Culture and Discipleship – What It Takes to Make Disciples Today

It’s trite to say our mission is to make disciples for Jesus Christ.

Is there a church in America that doesn’t believe this is true?  If you belong to a church, this is automatically your mission.  Jesus said so.  Nobody quibbles about the mission of the church.  No matter what denomination you belong to, we can all agree this is what we are supposed to be doing.  But the question is HOW do we go about DOING that?

In the face of today’s culture, Outreach magazine asked this question to nine different influential people who have faced this question for themselves and sought serious answers.

What follows are excerpts from the article in the May/June 2017 article of Outreach magazine:

What do you see as the biggest challenge to effective discipleship in the American church? Christiana Rice, co-author of To Alter Your World – There is a grave contradiction at play.  On one hand, many people want to find their own truth and have the freedom to question the traditional beliefs of the church.  On the other hand, these same people still expect clergy or spiritual leaders to do the work of excavating the truth for them…

How can the church redemptively engage the culture while remaining faithful to its discipleship mission? Josh Patrick, co-author The Disciple Maker’s Handbook – The church in America has a serious image problem.  When we point the Bible at the culture like a weapon of condemnation, our witness is severely damaged.  We have wasted too much time and energy on causes that have nothing to do with the core mission of the church.  Imagine what would happen if every churchgoer in America redirected his or her political and social angst toward the Great Commission…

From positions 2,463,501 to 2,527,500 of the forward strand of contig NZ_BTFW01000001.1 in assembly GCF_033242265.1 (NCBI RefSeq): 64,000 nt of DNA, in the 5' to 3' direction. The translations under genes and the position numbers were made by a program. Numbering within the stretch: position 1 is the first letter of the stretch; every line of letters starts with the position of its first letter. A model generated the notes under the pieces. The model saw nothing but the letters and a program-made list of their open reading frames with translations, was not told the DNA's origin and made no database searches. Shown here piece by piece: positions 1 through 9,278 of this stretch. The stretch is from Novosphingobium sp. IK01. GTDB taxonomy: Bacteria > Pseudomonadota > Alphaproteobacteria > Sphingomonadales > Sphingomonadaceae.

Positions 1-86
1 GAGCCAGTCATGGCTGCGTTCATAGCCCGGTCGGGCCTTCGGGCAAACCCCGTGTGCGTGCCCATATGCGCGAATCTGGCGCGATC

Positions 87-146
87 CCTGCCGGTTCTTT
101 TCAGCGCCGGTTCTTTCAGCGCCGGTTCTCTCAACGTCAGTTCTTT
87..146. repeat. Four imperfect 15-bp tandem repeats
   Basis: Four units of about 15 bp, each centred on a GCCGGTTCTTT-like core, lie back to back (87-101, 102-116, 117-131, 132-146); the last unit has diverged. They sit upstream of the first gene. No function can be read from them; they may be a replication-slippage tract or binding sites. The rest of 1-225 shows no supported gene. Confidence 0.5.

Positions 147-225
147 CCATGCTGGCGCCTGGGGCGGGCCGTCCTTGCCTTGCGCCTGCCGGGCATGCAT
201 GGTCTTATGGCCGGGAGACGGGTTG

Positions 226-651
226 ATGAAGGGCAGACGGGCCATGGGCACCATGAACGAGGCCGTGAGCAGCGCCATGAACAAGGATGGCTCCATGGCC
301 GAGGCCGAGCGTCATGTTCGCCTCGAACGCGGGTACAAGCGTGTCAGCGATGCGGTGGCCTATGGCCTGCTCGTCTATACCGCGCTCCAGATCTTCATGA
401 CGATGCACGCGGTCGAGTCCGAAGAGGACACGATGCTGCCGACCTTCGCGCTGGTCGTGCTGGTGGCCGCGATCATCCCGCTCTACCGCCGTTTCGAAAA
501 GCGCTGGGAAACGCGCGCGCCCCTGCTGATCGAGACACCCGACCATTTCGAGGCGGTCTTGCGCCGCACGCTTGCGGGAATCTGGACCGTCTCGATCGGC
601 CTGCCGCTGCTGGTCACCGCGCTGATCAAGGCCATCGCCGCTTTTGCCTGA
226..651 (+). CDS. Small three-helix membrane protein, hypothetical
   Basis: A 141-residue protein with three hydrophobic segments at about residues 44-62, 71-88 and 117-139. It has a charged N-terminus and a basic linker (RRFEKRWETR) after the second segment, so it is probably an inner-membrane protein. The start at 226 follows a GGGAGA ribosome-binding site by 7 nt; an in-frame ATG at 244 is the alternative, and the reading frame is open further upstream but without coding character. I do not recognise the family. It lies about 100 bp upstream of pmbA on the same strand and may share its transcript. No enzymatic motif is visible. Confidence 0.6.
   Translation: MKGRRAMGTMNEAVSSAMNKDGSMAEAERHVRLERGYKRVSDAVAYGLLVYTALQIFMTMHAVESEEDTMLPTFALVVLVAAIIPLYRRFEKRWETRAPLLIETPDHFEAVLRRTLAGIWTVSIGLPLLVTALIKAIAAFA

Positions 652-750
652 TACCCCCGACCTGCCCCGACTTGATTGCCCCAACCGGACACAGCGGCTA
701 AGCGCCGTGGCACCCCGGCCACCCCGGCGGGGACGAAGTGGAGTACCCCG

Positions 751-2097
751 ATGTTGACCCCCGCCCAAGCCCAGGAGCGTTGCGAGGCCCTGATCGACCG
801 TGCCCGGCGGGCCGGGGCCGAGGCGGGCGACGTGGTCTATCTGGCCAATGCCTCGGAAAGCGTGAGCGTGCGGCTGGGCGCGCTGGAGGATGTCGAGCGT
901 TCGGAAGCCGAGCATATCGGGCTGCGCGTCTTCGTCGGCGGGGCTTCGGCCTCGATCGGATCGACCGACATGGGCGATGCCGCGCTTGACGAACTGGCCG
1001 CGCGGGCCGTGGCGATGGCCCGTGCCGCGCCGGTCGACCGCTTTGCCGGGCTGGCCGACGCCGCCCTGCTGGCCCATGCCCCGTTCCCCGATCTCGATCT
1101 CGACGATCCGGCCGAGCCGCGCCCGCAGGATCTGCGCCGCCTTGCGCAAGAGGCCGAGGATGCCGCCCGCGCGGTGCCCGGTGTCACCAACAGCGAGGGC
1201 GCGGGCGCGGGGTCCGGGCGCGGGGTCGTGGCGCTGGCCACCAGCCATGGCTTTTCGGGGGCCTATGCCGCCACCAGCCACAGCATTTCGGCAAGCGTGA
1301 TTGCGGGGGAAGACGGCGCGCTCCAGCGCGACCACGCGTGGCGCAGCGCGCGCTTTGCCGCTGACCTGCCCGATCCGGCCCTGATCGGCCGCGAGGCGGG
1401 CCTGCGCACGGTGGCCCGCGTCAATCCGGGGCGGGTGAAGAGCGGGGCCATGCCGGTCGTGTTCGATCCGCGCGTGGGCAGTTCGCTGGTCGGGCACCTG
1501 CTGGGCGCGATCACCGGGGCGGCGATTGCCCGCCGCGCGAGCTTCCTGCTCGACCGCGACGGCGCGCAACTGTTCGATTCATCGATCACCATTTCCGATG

Which cultural issues will have the biggest influence on the church in the next five years? Tom Doyle, author of Standing in the Fire – A great place to start is with the growing population of refugees and immigrants.  Most of America fears them.  Because of Islamic terrorism and because most Americans get their worldview from cable news, refugees are often shunned and isolated.  One church in the Northwest decided to be different.  When they were told that over 900 refugees from Syria and Iraq were going to be sent to their city…[they] obtained the flight schedules from the city…and were waiting for the refugees when they began landing at the airport.  Their signs were printed in Arabic and said: “Welcome to our city! We’re glad you’re here!  We love Jesus and we’re your friends.”

That’s just a sample of the many in-depth and varying answers to tough questions about discipleship in the church.  But to me it was encouraging to not only see other church leaders battling with these questions, but also honestly facing some of the problems and at times offering viable solutions.  Discipleship is just a “churchy” term for deepening people’s relationship with Jesus – something we are all called on to do.

Copyright © 2017 by Outreach Inc. All rights reserved. Used by permission.

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